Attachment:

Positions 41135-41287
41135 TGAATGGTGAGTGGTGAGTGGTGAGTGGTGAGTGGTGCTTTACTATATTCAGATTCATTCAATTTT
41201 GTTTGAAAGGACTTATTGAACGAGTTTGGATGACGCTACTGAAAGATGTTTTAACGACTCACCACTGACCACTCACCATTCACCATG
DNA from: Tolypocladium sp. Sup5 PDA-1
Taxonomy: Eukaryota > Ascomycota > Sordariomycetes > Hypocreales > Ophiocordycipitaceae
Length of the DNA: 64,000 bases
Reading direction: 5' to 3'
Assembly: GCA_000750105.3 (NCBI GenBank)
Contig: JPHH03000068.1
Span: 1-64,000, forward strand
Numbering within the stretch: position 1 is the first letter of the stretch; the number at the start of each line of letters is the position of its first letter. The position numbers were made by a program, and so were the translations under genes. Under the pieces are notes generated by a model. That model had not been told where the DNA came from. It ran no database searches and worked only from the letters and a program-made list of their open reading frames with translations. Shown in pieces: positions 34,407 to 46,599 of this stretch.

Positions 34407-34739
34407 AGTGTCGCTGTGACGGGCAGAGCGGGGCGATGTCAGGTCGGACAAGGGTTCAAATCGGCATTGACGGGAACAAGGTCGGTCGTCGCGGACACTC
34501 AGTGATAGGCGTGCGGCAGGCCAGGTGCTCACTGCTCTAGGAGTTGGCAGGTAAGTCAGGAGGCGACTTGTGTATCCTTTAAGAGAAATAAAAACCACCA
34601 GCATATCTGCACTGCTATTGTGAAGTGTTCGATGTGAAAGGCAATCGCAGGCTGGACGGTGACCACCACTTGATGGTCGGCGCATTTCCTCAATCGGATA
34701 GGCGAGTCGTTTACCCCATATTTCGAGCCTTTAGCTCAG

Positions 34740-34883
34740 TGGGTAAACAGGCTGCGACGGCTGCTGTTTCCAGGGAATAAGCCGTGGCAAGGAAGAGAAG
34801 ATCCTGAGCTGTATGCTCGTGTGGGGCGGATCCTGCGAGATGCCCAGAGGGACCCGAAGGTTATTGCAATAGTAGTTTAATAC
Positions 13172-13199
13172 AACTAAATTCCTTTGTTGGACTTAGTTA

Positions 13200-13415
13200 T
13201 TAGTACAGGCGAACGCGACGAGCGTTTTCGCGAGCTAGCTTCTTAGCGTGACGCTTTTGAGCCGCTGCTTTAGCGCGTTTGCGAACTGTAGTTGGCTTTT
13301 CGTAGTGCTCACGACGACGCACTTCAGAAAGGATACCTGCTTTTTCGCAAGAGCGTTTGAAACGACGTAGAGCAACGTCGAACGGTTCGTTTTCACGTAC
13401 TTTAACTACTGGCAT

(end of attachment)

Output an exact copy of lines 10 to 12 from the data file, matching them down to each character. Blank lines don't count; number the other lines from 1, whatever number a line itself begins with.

Span: 1-64,000, forward strand
Numbering within the stretch: position 1 is the first letter of the stretch; the number at the start of each line of letters is the position of its first letter. The position numbers were made by a program, and so were the translations under genes. Under the pieces are notes generated by a model. That model had not been told where the DNA came from. It ran no database searches and worked only from the letters and a program-made list of their open reading frames with translations. Shown in pieces: positions 34,407 to 46,599 of this stretch.

Positions 34407-34739